Dear White People is a 2014 American[4] comedy-drama film,[5][6] written, directed and co-produced by Justin Simien. The film focuses on escalating racial tensions at a fictitious, prestigious Ivy League college from the perspective of several black students. It stars Tyler James Williams, Tessa Thompson, Teyonah Parris, Brandon P. Bell, Kyle Gallner, Brittany Curran, Marque Richardson and Dennis Haysbert.

The film premiered in competition in the US Dramatic Category at 2014 Sundance Film Festival on January 18, 2014.[7][8] The film had a theatrical release in United States on October 17, 2014.[9]

In 2017, the film was adapted into a Netflix series of the same name, also with Simien's involvement.

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Grown-ish (stylized as grown·ish) is an American sitcom series and a spin-off of the ABC series Black-ish. The single-camera comedy follows the Johnsons' eldest daughter Zoey (Yara Shahidi) as she heads off to college and begins her journey to adulthood but quickly discovers that not everything goes her way once she leaves the nest she always knew. Deon Cole, Trevor Jackson, Francia Raisa, Emily Arlook, Jordan Buhat, Chloe x Halle, Luka Sabbat, and Chris Parnell also star.Wikipedia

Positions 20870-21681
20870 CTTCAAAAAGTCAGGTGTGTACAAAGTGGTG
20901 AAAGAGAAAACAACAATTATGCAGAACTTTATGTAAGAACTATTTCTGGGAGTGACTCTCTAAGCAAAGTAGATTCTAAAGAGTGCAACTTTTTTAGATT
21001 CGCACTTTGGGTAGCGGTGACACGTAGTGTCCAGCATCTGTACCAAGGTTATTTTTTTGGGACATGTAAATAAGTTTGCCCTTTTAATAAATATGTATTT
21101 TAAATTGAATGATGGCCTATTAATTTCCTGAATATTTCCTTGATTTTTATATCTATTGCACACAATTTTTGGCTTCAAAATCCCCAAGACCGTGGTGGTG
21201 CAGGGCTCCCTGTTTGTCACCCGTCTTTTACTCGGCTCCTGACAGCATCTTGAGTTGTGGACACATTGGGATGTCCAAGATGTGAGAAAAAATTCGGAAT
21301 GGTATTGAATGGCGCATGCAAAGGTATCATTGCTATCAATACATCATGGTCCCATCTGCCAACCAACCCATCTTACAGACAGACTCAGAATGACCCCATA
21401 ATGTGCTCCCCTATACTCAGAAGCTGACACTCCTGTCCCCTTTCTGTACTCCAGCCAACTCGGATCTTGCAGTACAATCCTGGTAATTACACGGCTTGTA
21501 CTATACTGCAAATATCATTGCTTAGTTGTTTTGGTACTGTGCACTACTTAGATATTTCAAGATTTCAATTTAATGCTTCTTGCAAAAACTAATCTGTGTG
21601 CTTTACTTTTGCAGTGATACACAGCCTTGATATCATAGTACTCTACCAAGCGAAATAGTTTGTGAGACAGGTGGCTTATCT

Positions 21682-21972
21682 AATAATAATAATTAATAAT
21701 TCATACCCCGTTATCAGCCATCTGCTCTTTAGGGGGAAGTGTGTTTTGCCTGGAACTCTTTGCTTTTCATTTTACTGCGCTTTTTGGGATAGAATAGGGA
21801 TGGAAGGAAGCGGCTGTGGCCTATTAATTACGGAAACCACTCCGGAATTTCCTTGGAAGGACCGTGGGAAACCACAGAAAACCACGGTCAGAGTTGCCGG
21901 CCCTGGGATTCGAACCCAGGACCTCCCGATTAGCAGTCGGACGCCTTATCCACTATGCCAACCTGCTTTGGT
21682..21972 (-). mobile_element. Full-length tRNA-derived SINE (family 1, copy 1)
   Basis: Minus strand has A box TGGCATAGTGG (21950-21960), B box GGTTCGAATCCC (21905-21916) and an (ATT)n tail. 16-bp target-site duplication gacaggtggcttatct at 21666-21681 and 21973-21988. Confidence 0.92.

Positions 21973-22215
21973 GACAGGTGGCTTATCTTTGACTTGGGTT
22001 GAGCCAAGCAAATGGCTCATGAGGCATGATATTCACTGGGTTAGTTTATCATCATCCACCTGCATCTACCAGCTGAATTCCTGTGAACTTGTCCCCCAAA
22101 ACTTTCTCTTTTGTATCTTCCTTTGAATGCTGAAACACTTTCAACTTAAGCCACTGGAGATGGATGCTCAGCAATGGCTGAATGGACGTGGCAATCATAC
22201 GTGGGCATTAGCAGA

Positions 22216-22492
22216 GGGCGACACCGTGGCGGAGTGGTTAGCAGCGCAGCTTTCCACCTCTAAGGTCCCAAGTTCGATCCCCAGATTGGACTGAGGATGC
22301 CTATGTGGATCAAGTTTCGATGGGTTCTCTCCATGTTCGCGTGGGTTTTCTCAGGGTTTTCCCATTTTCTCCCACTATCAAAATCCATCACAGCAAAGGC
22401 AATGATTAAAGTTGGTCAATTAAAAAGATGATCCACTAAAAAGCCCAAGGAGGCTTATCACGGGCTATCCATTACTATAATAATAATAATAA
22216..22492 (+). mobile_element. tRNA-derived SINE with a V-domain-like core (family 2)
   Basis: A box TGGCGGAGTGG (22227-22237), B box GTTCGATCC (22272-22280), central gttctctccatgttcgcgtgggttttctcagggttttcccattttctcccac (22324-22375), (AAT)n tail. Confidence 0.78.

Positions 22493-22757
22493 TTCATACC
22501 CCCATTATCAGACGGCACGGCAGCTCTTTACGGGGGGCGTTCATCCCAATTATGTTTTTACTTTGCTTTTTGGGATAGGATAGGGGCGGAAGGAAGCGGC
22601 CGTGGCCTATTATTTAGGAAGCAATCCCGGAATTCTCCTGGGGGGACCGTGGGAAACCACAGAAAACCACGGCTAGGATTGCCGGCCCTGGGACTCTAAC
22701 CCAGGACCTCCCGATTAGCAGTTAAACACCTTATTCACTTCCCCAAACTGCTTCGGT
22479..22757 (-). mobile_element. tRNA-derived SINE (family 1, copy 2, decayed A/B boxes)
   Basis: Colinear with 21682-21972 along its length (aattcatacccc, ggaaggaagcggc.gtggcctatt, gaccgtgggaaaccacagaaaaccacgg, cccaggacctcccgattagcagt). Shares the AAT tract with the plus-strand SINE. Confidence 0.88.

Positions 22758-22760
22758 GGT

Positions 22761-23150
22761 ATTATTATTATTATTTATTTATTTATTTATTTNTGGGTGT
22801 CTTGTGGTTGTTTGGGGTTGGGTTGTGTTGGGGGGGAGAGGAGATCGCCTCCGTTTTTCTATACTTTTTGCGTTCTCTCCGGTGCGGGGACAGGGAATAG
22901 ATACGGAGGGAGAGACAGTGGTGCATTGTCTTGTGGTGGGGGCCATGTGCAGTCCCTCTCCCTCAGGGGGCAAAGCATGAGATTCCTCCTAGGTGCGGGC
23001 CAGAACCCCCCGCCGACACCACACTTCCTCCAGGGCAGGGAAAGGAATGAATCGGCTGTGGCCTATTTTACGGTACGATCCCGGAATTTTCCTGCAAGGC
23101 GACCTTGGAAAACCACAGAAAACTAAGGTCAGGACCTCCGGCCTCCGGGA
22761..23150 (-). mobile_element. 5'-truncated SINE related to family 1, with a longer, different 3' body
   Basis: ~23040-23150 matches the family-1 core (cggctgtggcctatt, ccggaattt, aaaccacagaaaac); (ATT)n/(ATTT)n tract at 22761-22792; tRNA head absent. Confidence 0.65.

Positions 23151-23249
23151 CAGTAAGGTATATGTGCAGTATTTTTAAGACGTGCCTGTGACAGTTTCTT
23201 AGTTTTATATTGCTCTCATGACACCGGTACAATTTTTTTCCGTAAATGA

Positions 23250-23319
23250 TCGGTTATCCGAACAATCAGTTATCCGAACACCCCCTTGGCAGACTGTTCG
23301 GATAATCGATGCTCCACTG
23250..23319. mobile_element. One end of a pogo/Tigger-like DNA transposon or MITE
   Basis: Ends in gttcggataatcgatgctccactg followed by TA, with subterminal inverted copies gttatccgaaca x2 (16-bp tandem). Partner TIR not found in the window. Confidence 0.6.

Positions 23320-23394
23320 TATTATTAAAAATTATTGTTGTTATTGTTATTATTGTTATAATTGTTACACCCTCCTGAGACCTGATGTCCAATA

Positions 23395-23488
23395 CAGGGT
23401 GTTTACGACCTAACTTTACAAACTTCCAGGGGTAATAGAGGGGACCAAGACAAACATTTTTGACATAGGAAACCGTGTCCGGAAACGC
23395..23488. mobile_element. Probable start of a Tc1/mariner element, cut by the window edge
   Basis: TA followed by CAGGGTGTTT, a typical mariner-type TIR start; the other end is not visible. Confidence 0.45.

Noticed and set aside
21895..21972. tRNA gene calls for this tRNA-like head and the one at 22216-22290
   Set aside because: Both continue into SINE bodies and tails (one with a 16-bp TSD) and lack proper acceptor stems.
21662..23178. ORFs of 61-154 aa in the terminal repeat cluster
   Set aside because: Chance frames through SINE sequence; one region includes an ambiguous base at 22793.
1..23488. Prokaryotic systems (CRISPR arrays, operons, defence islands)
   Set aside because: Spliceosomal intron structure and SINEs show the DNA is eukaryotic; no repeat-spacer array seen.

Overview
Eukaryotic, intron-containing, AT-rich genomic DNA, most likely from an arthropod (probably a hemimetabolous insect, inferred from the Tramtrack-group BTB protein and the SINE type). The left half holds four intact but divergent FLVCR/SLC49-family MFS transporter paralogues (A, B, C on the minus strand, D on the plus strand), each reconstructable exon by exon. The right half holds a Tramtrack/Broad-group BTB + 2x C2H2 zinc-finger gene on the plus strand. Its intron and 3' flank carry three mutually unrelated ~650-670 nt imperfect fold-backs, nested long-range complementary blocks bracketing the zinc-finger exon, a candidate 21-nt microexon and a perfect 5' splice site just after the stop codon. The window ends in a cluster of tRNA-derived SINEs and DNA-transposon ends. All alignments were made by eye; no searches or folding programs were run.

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Grown-ish (stylized as grown·ish) is an American sitcom series and a spin-off of the ABC series Black-ish. The single-camera comedy follows the Johnsons' eldest daughter Zoey (Yara Shahidi) as she heads off to college and begins her journey to adulthood but quickly discovers that not everything goes her way once she leaves the nest she always knew. Deon Cole, Trevor Jackson, Francia Raisa, Emily Arlook, Jordan Buhat, Chloe x Halle, Luka Sabbat, and Chris Parnell also star.

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Grown-ish

Grown-ish (stylized as grown·ish) is an American sitcom series and a spin-off of the ABC series Black-ish. The single-camera comedy follows the Johnsons' eldest daughter Zoey (Yara Shahidi) as she heads off to college and begins her journey to adulthood but quickly discovers that not everything goes her way once she leaves the nest she always knew. Deon Cole, Trevor Jackson, Francia Raisa, Emily Arlook, Jordan Buhat, Chloe x Halle, Luka Sabbat, and Chris Parnell also star.